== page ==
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How one small school streamlined research-computing infrastructure

iSGTW recently interviewed Gowtham, HPC research scientist in Information Technology Services at Michigan Technological University (Michigan Tech)in Houghton, US, about his recent presentation at the HPC Advisory Council Conference and Exascale Workshop. Gowtham outlines issues and challenges around streamlining research-computing infrastructures at smaller universities, while raising the bar for what can be achieved.

Gowtham, HPC Advisory Council Conference and Exascale Workshop, 2014.

What prompted the overhaul of research computing at Michigan Tech?

The compute resources at Michigan Tech were underutilized. We had eight separate clusters, all being managed individually. Some researchers had money either through startup grants or external grants, and had built their own clusters, but exhibited very low utilization. Other researchers had no funding and were running computations on small machines or lab workstations for months on end. It was not an ideal environment; to some, a 'need' was really more of a 'want,' while it was often the case that true needs went unmet.

How did you know this was something you were going to take on?

I was a grad student at Michigan Tech for five and a half years and also did post doctoral research. I went through the system and knew the research areas of focus and which computational needs existed. Warren Perger, chair of our HPC committee, had been a faculty member at Michigan Tech for about 25 years. He has vast experience in development of scientific applications and their usage on a variety of different hardware platforms. The institutional knowledge we had was really one of the keys. Also, the bottom line was that some people were being prevented from getting their work done. Our goal in streamlining the infrastructure was to bring the greatest good to the most people.

What challenges did you run into?

The first thing we had to do was determine which compute resources were present and how they were being used. This was a slow but steady process. After about six months we knew where all of the resources were and maintained an up-to-date list of what departments had and did not have, needed and did not need. We were fortunate in that most researchers who had money and resources were willing to share. The percent that was unwilling to share was very small.

What other obstacles did you face?

Capturing the activities taking place on all of the clusters took a full year. Each cluster was collecting its own usage data, but we wanted to give everyone the benefit of the doubt of starting at mile marker zero. Upgrading and standardizing all of the operating systems took about three months, and then we started capturing activity in earnest after that. We did have certain groups that would have zero usage for eight months out of the year while they concentrated on experiments. We wanted to make sure we captured the four months they ran their clusters at 100%.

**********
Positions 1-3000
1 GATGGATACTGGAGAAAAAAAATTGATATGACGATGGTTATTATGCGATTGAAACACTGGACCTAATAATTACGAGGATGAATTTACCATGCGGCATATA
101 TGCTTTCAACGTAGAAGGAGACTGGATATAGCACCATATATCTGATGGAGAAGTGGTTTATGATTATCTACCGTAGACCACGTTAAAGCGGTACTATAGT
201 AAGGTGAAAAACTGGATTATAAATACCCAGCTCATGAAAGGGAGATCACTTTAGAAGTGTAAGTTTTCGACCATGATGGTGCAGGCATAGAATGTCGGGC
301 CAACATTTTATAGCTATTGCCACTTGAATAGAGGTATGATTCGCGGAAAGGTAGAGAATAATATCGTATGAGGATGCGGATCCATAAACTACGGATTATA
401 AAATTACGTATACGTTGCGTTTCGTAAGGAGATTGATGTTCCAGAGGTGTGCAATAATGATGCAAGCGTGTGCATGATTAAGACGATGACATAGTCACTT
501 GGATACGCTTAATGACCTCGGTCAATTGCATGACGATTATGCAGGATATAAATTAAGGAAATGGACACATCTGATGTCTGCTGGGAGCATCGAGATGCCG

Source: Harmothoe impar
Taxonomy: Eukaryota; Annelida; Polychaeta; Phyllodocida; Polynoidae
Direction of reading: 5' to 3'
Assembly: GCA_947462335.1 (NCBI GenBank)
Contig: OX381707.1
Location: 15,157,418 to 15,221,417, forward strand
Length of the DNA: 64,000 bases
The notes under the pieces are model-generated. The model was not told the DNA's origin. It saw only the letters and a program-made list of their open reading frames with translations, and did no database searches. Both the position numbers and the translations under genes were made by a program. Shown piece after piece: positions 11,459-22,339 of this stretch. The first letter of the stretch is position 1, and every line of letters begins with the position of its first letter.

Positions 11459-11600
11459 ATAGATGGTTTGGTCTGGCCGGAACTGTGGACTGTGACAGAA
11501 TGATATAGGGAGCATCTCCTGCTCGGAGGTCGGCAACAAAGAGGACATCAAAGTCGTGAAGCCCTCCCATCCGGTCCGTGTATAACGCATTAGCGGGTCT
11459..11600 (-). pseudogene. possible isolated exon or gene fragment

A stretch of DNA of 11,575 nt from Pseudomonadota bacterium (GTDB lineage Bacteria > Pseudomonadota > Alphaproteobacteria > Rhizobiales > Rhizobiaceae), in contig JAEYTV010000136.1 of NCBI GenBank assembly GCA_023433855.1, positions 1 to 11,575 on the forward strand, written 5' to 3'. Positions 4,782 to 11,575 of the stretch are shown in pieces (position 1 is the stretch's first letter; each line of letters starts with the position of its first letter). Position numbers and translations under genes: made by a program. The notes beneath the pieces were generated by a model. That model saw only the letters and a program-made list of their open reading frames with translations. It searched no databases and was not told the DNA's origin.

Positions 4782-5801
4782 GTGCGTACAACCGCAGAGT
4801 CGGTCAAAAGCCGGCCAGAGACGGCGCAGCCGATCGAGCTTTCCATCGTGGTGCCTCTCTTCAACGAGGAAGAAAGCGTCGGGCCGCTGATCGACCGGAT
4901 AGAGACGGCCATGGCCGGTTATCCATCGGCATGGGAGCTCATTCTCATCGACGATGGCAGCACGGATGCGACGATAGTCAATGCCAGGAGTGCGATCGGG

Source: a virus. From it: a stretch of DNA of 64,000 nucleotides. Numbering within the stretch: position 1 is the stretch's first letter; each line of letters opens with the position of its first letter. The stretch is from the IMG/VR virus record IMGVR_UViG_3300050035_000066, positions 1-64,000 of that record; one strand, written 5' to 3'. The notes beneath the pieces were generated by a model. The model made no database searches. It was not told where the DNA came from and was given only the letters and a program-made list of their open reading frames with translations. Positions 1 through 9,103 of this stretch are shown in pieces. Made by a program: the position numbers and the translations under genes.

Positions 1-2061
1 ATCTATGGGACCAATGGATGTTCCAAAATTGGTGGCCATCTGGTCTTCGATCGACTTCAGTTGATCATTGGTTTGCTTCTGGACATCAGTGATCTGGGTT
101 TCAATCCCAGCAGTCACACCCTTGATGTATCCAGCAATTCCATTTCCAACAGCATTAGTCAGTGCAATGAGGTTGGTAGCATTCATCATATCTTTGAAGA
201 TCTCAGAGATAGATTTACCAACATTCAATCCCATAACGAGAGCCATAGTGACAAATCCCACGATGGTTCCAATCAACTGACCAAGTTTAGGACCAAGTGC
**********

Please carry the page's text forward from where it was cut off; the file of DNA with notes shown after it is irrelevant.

What (if anything) made the work you had to do easier?

I cannot stress enough how easy having the full support and backing of the vice president for research, the provost, CIO, CTO, and chair of our HPC committee made the job. Their open-door policy, centralized IT, willingness of my colleagues to help when in need, and ability to accomplish tasks in an autonomic way while being able to observe the benefits were equally important as well. Once we were able to show exactly how the current clusters were being used or underused, we were in a good position to ask for a new centrally managed cluster. Knowing we had their support made it easy to outline the procedures and policies that would govern the new cluster resource, along with reporting and metrics.

Can you explain the idea behind reporting and metrics?

When I applied to graduate school at Michigan Tech, I didn't even have the three dollars to mail in the application; someone else had to carry that application for me. I'm a person for whom it is hard to stomach the idea of someone handing over $100,000, yet you don't have to account for it or tell them what you are doing with it. We needed accountability. Currently, we provide weekly usage reports to departments, as well as to a five-person advisory committee - ensuring transparency, accountability, and a measure for return on initial investment.

You can view Gowtham's complete slide presentationat the HPC Advisory Council and Exascale Workshop website. He is also modestly available to answer questions via email. For more about research and high-performance computing at Michigan Tech, visit http://superior.research.mtu.edu.

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